Legal economists and other theoreticians continuously debate the pros and cons of specific performance as a remedy for breach of contract; and comparative-law scholars debate the extent to which legal systems actually diverge on this issue. Very few studies have used qualitative methods, vignette surveys, or incentivized lab experiments to empirically study the pertinent issues, but none have quantitatively analyzed actual court judgments. This Article describes the unexpected findings of a quantitative analysis of judgments concerning remedies for breach of contract delivered during a 69-year period (1948-2016) in Israel. While the judicial and scholarly consensus is that the Remedies Law of 1970 revolutionized Israeli law by turning enforced performance from a secondary, equitable relief to the primary remedy for breach of contract, we hypothesized that no such revolution has actually occurred. Our findings indicate that after 1970, the resort to enforced performance has actually decreased considerably. Controlling for various variables, we show that this unexpected phenomenon is associated with the increasing length of adjudication proceedings. The implications of these findings are discussed.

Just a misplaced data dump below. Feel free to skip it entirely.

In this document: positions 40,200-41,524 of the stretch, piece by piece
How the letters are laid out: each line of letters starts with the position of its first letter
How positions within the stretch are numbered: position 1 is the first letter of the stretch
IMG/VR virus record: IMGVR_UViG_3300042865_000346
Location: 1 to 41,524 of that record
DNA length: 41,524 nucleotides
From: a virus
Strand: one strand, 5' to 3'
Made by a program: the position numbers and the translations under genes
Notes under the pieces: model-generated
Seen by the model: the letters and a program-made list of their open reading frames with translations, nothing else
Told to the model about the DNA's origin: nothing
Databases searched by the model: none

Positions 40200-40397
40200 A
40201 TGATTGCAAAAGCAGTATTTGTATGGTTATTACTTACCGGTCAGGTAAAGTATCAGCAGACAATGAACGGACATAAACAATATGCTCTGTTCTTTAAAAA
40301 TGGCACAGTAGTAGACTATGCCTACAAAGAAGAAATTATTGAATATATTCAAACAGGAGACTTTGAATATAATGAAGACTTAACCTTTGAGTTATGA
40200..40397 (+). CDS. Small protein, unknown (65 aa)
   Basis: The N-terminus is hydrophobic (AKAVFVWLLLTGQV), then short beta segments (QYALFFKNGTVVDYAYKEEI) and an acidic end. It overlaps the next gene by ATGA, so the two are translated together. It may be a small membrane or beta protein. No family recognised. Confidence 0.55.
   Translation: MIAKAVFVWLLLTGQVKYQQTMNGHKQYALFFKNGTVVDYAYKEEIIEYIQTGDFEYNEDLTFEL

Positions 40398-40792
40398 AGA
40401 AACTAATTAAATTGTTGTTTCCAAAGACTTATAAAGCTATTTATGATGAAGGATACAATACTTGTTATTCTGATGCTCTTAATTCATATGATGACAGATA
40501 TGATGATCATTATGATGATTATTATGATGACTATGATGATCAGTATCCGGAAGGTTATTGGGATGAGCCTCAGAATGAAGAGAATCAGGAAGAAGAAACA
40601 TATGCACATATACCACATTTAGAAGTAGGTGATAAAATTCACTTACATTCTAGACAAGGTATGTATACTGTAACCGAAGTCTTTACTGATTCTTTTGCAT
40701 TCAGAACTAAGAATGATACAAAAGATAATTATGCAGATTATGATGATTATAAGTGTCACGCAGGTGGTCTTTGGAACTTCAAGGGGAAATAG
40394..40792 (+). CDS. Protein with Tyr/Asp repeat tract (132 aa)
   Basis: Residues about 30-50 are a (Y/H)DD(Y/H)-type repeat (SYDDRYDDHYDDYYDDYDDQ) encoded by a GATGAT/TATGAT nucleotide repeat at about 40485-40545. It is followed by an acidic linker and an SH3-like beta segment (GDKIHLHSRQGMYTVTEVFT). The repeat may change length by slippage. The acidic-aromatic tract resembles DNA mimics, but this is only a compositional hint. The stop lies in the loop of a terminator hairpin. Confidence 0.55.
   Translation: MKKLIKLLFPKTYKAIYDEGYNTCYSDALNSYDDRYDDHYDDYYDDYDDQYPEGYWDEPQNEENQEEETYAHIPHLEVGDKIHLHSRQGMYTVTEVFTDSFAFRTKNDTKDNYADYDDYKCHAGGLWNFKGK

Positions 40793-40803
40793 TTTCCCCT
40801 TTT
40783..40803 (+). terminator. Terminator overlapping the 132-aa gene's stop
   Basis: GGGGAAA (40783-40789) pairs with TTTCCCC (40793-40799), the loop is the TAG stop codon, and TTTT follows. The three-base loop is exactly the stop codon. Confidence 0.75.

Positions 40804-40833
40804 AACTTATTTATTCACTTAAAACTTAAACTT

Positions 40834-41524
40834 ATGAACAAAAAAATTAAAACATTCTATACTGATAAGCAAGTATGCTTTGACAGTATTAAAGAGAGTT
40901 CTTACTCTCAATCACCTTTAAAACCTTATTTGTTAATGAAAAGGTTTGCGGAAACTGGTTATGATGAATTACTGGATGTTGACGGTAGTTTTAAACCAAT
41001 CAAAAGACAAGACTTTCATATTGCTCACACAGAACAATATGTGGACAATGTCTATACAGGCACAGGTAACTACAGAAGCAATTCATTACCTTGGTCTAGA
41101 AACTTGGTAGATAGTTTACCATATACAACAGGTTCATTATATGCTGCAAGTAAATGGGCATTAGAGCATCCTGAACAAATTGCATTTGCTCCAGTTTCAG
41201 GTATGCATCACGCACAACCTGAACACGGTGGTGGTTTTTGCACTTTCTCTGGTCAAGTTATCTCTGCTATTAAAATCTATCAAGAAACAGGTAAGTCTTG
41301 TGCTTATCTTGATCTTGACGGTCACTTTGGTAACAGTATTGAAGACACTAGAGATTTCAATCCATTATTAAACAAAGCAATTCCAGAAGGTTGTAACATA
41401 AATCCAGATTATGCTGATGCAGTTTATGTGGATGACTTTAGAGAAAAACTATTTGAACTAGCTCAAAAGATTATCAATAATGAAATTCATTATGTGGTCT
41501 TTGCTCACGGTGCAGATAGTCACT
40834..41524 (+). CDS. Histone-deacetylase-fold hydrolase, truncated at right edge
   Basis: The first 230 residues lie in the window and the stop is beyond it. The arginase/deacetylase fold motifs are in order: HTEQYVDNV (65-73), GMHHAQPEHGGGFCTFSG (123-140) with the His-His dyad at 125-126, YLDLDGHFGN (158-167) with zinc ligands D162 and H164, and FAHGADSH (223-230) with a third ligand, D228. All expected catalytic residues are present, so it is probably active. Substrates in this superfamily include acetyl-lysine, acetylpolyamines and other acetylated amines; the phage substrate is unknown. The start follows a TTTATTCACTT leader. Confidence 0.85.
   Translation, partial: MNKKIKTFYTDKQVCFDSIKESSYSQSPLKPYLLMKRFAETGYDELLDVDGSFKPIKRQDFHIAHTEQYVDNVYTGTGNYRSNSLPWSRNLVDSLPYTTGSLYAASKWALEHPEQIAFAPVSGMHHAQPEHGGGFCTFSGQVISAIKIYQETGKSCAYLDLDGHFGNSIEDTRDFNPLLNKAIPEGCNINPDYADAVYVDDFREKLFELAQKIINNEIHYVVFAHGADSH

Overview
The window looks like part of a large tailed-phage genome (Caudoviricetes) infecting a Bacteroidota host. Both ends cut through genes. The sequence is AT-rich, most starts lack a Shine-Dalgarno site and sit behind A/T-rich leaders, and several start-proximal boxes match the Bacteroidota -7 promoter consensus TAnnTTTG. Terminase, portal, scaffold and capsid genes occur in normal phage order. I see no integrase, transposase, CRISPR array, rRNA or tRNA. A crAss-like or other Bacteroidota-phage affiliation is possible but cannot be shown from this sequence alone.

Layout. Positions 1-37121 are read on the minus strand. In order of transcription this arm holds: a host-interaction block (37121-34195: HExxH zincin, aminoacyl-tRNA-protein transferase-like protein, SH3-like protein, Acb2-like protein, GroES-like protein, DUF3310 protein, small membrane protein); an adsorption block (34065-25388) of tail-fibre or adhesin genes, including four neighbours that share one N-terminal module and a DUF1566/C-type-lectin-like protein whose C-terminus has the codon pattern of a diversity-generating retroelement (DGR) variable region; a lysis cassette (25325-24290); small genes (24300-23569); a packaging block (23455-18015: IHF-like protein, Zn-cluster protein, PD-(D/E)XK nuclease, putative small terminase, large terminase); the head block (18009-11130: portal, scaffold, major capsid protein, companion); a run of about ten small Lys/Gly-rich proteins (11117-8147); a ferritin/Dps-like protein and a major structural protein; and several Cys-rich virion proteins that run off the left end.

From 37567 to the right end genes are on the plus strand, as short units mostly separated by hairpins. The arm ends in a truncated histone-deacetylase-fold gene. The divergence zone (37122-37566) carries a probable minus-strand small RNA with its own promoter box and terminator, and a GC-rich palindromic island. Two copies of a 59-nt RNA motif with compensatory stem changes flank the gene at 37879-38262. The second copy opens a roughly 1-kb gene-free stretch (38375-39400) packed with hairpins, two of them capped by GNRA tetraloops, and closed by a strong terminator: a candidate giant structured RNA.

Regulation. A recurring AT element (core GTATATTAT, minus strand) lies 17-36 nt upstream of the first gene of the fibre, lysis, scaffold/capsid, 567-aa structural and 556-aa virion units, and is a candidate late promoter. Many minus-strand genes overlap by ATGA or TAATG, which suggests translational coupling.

Anidjar, Leon and Zamir, Eyal and Katz, Ori, Enforced Performance vs. Damages: An Empirical Study (January 5, 2018).